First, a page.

David Glen Robb’s Paul, Big, and Small packs emotional punch

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Paul Big and Small RobbPAUL, BIG, AND SMALL, by David Glen Robb, Shadow Mountain, Oct. 1, 2019, Hardcover, $17.99 (young adult)

A few days ago, I learned of a 15-year-old who had just tried to take their life for a second time. The teen has been bullied since the age of 6. False assumptions have and continue to be made because of skin color. When the teen’s family left the area’s prevailing religion, the presiding religious leader encouraged other church members to “shun the family into coming back.” And now that the teen has come out as gay, their well-meaning, but uneducated friends, are telling the teen that a return to that faith with “fix” them.

I heard this story — from someone well-versed in the details — the day after finishing David Glenn Robb’s Paul, Big, and Small. Though the novel is different from the story above, the themes of bullying and deep emotional pain are the same.

Paul, Big, and Small tells the story of three unexpected friends.

Paul Adams is short. Like under 5 feet short. Everyone, including himself, underestimates him because of his size. For Paul, high school is about staying hidden and surviving.

Lily Small is tall. She’s the tallest girl in the school, and she once punched Paul in the face.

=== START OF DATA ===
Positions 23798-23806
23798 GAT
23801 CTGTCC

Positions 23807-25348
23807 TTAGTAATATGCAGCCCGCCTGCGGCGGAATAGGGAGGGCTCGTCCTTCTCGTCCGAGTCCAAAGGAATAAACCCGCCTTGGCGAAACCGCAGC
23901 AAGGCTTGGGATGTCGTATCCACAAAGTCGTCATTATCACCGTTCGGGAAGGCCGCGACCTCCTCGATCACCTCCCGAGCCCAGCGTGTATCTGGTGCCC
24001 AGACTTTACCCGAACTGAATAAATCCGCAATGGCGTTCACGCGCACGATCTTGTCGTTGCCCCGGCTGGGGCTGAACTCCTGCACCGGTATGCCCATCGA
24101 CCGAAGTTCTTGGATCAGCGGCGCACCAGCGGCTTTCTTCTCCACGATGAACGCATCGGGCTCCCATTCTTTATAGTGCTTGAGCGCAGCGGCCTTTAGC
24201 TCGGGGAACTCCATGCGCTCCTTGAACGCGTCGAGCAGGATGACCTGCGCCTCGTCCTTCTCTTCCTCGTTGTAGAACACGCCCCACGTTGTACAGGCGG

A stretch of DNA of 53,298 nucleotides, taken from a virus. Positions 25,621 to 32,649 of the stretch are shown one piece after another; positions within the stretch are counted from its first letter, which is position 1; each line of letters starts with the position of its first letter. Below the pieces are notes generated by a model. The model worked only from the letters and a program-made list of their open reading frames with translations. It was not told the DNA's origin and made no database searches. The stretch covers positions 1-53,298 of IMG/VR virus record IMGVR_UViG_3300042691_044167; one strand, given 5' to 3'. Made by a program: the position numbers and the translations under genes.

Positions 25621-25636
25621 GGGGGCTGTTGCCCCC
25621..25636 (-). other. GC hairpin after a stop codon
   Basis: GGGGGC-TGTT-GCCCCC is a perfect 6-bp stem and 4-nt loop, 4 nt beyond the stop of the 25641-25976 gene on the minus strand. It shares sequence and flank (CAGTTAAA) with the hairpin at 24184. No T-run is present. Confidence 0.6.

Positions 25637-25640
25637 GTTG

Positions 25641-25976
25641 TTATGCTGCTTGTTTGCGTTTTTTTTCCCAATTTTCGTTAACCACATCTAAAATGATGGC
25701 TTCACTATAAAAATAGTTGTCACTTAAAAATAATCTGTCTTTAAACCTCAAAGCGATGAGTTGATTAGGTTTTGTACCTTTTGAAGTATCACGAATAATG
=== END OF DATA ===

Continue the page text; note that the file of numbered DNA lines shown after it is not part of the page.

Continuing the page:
Kamakanamakamaemaikalani Pohaku aka Big lives up to his name. Next to him, Paul looks almost comical. But this dude from Hawaii has a way of lighting up the world, and he want Paul in his circle.

When Paul, Big, and Lily are assigned to the same group project in language arts class, they form an unlikely friendship. And it’s a friendship that may just keep Paul safe from the bullies that rule the school.

There’s a lot more to the plot of Paul, Big, and Small, but it’s worth having it unfold in front of your eyes. I will say, however, that this book, in conjunction with the story above, has stuck with me since I read it. It has prompted conversations with my husband and brainstorming sessions on how we can prepare our 5-year-old for the transformative years to come.

Paul, Big and Small packs an emotional punch. Robb has done an excellent job exploring the nuances of all his characters — including the minor supporting ones. Reading the novel becomes an immersive experience that is filled with a lot of pain, but also joy.

Rock climbing plays a key role throughout the novel and serves as a physical and metaphorical release as the story unfolds. Kudos go to Robb for explaining the sport well enough that a complete novice like myself could not only understand it, but appreciate it as well.

Paul, Big, and Small is an excellent YA read that deserves your time and reflection.

© 2019, Cracking the Cover. All rights reserved.

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About Author

Jessica Harrison is the main reviewer behind Cracking the Cover. Prior to creating Cracking the Cover, Jessica worked as the in-house book critic for the Deseret News, a daily newspaper in Salt Lake City. Jessica also worked as a copy editor and general features writer for the paper. Following that, Jessica spent two years with an international company as a social media specialist. She is currently a freelance writer/editor. She is passionate about reading and giving people the tools to make informed decisions in their own book choices.

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